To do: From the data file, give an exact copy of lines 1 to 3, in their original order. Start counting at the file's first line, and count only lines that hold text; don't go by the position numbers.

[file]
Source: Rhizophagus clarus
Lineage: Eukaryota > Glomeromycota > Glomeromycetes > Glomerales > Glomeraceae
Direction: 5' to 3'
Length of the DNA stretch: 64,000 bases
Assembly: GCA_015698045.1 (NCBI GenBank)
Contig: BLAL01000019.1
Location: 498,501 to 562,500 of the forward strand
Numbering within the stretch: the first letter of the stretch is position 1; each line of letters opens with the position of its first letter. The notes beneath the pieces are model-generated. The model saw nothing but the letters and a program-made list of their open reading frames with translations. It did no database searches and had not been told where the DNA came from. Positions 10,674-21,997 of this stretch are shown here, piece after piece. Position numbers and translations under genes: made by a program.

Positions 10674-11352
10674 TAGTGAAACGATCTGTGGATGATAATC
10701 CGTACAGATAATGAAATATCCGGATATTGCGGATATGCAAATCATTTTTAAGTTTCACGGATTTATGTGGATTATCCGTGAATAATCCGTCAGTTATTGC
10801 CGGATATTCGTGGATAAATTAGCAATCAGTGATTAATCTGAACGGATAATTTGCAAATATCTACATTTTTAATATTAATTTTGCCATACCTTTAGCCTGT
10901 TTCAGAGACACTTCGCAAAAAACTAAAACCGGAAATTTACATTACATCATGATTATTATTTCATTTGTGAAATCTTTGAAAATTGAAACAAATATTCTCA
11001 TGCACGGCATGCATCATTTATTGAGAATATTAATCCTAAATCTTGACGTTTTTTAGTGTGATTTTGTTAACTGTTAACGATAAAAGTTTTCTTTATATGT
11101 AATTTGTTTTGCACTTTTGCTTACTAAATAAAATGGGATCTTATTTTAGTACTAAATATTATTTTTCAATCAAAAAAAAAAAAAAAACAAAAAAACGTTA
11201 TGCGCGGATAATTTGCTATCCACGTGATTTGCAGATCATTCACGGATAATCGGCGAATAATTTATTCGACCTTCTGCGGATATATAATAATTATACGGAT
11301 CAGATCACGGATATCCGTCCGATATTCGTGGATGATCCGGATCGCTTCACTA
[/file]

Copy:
Source: Rhizophagus clarus
Lineage: Eukaryota > Glomeromycota > Glomeromycetes > Glomerales > Glomeraceae
Direction: 5' to 3'